This study examines the new venue of moving illegal wealth from Pakistan under the umbrella of China–Pakistan Economic Corridor (CPEC). The study first discussed the features of CPEC in short and how it may bring stability and a new phase of development in the region and also in Pakistan. The review of related literature has suggested that previous studies are more focused on the advantages of CPEC and are almost neglecting the cons of the said project. Later, the research puts light on the problem of money laundering from Pakistan through CPEC and related trade transactions; Walker’s Gravity model has been used to calculate the attractiveness of money laundering. It has highlighted that China’s attractiveness for moving illegal wealth from Pakistan is increased in recent years; the risk of an increase in the amount of money laundered is also analyzed through the Fan Chart technique. Attributes which are making China more attractive for Pakistani wrongdoers are also discussed. The study aims to conclude that if the problem of money laundering will be addressed properly, the CPEC will play a vital role in bringing stability in Pakistan.
This study uses a descriptive and quantitative approach. This study uses the Walker’s Gravity Model updated by Unger et al. (2006) to measure money laundering in Pakistan. A newly developed technique for forecasting that is Fan Chart has been used to predict the trend of China’s attractiveness for money laundering as a preferred destination from Pakistan.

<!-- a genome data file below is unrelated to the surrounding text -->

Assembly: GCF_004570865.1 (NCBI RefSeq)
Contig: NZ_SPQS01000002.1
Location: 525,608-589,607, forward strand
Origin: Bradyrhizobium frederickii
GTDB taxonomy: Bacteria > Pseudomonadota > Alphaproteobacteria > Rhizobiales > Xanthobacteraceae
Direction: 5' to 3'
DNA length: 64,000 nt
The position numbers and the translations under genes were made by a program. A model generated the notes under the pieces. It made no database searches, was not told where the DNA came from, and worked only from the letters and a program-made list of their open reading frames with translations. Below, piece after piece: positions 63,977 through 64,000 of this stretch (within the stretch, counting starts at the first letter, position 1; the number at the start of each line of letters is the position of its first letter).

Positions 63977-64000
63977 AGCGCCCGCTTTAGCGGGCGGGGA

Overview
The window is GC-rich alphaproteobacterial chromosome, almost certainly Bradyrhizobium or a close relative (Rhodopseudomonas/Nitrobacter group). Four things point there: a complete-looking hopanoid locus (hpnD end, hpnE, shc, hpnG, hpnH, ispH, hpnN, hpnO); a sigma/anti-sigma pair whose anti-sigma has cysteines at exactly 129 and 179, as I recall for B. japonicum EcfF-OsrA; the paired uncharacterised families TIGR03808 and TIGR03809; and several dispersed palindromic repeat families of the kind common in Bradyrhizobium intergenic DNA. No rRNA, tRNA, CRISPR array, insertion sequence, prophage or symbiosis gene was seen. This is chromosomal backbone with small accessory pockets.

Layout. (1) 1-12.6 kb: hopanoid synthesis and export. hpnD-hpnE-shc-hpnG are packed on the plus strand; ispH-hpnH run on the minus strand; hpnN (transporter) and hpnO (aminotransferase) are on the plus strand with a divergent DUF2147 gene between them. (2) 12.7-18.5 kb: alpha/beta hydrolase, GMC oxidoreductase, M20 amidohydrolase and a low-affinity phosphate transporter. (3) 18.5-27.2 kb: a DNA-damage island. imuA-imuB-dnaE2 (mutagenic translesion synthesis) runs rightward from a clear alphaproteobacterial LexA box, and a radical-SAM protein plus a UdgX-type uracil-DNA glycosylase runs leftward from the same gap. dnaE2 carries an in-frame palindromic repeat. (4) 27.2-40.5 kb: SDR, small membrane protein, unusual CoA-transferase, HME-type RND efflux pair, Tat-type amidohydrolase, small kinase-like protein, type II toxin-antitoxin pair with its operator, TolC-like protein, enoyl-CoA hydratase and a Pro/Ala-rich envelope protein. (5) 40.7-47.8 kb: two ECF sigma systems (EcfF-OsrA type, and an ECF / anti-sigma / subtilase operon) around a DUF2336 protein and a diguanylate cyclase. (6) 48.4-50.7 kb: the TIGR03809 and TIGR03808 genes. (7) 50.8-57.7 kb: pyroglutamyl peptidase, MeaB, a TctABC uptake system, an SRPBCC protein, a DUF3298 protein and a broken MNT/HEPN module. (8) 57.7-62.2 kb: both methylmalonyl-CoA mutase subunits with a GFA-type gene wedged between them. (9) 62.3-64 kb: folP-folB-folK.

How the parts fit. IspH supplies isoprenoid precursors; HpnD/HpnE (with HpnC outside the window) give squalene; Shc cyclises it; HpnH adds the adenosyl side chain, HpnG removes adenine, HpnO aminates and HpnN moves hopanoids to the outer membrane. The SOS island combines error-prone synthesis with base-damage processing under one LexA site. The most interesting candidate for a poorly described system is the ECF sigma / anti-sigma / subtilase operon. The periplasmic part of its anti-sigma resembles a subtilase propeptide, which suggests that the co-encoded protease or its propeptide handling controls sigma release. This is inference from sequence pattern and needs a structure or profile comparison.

The study finds out that China is already increasing its ranking as a favorite destination for money laundering from Pakistan. Fan Chart analysis suggests that the attractiveness score will be increased.
The study helps in highlighting the problem of increase in money laundering from Pakistan through China under the umbrella of CPEC.
To the best of the authors’ knowledge, there is no study found on the topic of the problem of money laundering linked with CPEC, and this is the first effort to point out the problem.
This study aims to fulfill the research gap by suggesting an appropriate and adaptable e-government (e-gov) maturity model for Pakistan not just in the abstract pattern…